Zurich and San Francisco are set to come closer together this year as a new project starts building bridges between the two cities.This content was published on August 5, 2003 - 19:49
The most visible symbol of the project is San Francisco’s Swiss House which is set to open its doors in November.
The scheme follows on from recent Swiss collaborations in Boston, New York and Chicago.
The “San Francisco-Zurich Initiative” will focus initially on the exchange of ideas and information between the two cities’ academic institutions.
But it is hoped that cultural and economic partnerships will also grow out of the scheme.
“The two cities are comparable in terms of both being mid-sized,” project leader Walter Anderau told swissinfo, “but also because they are academic world leaders thanks to the work of Berkeley and Stanford in San Francisco, and the Federal Institute of Technology and the university in Zurich.
“So although we hope to involve other walks of life, the initiative is first of all about improving knowledge transfer in science, technology, research and education.”
Unlike the “sister-city” schemes between Boston and Basel or Chicago and Lucerne, there is no talk yet of granting full civic recognition to the San Francisco-Zurich project, although Zurich’s city council is due to discuss the scheme in the autumn.
However, Anderau’s counterpart in San Francisco, Angela Marti, believes the more informal nature of the planned link-up could actually be of benefit.
“I really think our initiative will differ tremendously from a lot of traditional sister-city relationships, which often tend to be more about wining and dining,” Marti told swissinfo.
“This project is driven more by the business community than by politicians and so we hope it will lead to an exchange of knowledge and know-how that is much more visible to the general public.”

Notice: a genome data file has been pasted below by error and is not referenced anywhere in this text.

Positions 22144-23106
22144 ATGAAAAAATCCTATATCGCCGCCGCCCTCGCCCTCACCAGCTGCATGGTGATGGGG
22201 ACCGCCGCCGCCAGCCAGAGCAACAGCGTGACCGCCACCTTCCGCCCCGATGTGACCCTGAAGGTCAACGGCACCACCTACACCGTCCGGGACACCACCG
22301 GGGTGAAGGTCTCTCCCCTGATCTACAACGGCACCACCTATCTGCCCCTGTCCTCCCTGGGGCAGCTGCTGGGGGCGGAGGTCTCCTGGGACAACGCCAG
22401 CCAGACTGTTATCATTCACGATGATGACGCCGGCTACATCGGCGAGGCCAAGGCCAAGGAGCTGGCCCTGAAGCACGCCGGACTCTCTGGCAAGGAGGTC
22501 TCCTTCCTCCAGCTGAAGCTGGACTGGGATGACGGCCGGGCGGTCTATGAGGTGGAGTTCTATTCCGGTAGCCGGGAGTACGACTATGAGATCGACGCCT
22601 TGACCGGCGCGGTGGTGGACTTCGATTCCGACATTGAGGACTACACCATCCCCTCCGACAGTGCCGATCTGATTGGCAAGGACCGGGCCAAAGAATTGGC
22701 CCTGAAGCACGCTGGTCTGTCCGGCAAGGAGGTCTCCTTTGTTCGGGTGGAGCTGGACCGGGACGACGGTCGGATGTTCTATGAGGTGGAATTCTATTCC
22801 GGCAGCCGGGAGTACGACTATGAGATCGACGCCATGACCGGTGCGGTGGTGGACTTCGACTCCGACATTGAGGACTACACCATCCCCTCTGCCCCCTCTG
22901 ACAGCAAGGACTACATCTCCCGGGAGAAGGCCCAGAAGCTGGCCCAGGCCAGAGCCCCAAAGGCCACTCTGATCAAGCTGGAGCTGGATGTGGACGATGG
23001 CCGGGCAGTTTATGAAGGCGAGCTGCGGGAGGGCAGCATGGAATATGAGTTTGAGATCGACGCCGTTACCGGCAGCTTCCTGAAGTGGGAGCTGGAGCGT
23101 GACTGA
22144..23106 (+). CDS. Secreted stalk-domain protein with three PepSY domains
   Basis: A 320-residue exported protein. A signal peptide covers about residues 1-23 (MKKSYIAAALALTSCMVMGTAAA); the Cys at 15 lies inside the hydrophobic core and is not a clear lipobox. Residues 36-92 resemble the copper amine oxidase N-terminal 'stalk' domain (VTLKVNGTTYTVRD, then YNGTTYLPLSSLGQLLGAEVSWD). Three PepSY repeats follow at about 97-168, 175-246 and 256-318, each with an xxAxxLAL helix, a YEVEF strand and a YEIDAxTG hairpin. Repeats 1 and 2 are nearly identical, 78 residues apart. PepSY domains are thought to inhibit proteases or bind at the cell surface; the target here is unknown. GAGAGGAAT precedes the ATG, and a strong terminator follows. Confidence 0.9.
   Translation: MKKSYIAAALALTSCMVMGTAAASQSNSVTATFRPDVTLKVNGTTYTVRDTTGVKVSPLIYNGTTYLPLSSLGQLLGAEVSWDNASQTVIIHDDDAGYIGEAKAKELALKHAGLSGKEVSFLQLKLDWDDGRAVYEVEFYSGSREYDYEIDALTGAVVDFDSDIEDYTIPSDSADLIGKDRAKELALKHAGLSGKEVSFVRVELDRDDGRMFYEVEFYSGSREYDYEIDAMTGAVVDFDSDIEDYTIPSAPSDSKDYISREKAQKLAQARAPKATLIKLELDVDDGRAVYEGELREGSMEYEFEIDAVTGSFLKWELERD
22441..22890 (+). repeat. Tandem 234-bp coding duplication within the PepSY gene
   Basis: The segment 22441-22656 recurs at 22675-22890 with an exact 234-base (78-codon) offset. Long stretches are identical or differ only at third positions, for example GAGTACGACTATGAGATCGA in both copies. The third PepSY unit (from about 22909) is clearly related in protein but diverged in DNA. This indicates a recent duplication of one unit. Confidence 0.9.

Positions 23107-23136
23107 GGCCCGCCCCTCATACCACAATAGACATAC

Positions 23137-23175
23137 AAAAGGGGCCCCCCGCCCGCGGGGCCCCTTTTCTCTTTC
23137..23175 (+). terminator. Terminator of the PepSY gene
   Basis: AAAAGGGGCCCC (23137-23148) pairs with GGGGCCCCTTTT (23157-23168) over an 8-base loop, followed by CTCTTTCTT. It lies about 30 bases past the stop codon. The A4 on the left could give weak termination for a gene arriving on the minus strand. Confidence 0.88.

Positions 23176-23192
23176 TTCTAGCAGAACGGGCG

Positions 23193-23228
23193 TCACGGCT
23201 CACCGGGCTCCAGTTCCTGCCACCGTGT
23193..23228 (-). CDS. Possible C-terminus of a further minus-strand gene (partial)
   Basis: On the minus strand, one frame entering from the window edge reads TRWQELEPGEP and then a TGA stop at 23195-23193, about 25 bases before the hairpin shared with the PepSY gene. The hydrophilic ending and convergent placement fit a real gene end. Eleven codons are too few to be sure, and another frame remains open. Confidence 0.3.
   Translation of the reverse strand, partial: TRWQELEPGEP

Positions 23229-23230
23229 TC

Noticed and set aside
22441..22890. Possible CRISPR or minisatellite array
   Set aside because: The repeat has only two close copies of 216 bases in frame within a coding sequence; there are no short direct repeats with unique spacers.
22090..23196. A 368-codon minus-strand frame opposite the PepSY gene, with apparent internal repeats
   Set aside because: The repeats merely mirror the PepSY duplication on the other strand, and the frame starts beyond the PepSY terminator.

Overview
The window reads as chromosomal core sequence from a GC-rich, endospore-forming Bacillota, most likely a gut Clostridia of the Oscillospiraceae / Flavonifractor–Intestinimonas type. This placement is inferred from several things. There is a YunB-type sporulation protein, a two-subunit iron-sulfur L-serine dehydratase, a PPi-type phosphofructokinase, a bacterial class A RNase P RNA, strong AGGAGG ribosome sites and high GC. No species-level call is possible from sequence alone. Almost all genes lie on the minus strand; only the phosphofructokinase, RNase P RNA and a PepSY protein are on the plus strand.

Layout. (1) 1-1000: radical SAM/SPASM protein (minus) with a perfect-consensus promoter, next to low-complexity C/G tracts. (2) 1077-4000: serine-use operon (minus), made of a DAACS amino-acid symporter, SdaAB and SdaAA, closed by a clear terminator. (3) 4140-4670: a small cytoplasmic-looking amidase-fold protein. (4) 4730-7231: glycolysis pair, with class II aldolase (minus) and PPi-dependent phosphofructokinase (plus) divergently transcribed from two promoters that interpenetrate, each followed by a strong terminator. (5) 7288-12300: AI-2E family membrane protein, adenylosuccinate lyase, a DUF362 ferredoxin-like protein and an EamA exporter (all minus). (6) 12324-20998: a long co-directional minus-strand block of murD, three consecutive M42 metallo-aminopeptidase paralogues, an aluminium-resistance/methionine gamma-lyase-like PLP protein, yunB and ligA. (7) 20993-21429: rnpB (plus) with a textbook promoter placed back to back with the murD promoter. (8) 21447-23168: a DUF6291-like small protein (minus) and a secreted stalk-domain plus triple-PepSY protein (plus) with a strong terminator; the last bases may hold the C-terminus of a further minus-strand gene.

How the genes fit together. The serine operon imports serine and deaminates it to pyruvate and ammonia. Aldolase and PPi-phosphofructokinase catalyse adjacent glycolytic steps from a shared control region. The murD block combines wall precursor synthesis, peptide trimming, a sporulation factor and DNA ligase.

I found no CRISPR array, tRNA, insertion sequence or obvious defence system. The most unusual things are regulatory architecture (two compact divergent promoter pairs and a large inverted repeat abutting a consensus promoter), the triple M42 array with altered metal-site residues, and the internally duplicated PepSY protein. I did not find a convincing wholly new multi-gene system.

To help that exchange of knowledge, a "Swiss House" will open its doors in San Francisco in November.
Named SwissNex and conceived as a west coast version of the original Swiss House in Boston, the San Francisco base will offer a similar workspace for the two cities’ business and science communities.
“It will be a melting pot for all Swiss people in the San Francisco Bay area,” says Marti, “and a kind of incubator for Swiss start up companies. As well as sharing ideas, I hope it will bring new business to the two regions.”
Although the San Francisco-Zurich initiative is still in its early days, the project leaders are not exactly starting from scratch.
Many "exchange organisations", such as the Swiss-American Chamber of Commerce, the Greater Zurich Area relocation service, the Swiss Science and Technology Office and Greater Zurich Area, are already operating in San Francisco and have expressed their willingness to work with the new initiative.
There are an estimated 10,000 Swiss living in the San Francisco Bay area, and the city also has its own Swiss consulate general (one of only six in the United States).
This was originally established in 1850 to provide support for a large number of Swiss who had headed to the city during the California gold rush.
Now that attention has shifted to silicon, it seems that Switzerland’s modern day investors are keen to follow the example of the 19th-century prospectors.
Swiss firms Credit Suisse, Swiss Re, Kuoni and Lindt & Sprüngli are already involved in the initiative's Zurich committee, along with California-based computer giant Hewlett Packard.
swissinfo, Mark Ledsom in Zurich
Zurich is Switzerland's biggest city with a population of 364,558.
San Francisco has 776,733 inhabitants, but is only the 13th biggest city in the United States.
The new initiative aims to strengthen scientific, economic and cultural ties between the two cities.
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